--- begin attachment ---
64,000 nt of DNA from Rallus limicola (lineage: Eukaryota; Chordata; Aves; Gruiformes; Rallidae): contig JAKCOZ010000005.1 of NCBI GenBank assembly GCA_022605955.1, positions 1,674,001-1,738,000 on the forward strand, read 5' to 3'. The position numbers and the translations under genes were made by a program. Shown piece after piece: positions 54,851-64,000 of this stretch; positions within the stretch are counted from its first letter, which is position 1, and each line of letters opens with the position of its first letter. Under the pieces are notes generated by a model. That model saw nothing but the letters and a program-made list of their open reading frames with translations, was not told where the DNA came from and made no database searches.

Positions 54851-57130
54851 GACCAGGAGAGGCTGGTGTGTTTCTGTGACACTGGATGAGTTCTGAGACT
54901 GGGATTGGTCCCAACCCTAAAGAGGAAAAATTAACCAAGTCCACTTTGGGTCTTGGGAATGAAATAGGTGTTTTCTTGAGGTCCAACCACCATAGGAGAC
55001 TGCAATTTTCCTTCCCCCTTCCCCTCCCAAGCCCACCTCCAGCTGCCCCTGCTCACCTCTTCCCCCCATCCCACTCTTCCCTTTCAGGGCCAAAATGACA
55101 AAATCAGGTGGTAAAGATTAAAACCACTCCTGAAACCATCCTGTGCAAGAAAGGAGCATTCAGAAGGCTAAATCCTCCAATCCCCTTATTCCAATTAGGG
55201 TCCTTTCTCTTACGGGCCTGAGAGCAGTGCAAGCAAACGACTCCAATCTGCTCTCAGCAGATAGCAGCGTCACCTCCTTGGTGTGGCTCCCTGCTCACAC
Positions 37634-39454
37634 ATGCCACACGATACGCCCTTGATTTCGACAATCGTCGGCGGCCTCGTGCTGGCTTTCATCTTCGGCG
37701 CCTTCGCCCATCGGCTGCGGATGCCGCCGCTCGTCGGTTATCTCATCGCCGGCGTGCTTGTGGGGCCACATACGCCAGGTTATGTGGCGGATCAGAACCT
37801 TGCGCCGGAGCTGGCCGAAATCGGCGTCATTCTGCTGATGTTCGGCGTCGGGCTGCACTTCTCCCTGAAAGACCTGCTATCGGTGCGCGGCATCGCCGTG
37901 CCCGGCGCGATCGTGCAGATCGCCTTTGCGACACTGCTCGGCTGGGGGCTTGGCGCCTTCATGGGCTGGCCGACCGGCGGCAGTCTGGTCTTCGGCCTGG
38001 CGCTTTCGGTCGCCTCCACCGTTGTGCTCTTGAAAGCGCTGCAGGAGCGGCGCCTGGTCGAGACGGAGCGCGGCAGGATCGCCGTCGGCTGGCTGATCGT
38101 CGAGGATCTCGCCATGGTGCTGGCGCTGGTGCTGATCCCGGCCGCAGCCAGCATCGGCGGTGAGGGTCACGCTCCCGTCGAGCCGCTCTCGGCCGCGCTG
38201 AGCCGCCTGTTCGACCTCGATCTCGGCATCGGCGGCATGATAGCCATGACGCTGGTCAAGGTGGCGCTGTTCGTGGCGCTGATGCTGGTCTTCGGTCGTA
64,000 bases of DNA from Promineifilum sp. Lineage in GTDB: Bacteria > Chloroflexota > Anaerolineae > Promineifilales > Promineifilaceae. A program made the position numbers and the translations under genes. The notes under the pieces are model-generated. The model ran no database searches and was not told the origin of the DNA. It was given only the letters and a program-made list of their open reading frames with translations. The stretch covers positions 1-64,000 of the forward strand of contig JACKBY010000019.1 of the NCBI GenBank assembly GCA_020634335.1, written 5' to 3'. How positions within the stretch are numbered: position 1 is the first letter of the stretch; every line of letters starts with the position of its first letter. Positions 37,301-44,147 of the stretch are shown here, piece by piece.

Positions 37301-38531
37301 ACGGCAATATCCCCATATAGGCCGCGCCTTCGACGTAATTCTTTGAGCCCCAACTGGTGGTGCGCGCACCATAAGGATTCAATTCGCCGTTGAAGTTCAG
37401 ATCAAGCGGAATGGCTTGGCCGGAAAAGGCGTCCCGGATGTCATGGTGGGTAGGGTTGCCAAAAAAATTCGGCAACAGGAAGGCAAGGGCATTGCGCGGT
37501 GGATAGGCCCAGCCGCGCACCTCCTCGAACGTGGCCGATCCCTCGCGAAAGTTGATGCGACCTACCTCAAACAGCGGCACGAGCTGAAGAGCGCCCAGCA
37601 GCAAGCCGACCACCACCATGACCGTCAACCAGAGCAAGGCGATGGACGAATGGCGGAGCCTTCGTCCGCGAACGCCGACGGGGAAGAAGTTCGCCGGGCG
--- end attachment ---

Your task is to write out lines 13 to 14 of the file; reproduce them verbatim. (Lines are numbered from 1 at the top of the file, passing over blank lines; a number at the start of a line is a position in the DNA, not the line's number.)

38001 CGCTTTCGGTCGCCTCCACCGTTGTGCTCTTGAAAGCGCTGCAGGAGCGGCGCCTGGTCGAGACGGAGCGCGGCAGGATCGCCGTCGGCTGGCTGATCGT
38101 CGAGGATCTCGCCATGGTGCTGGCGCTGGTGCTGATCCCGGCCGCAGCCAGCATCGGCGGTGAGGGTCACGCTCCCGTCGAGCCGCTCTCGGCCGCGCTG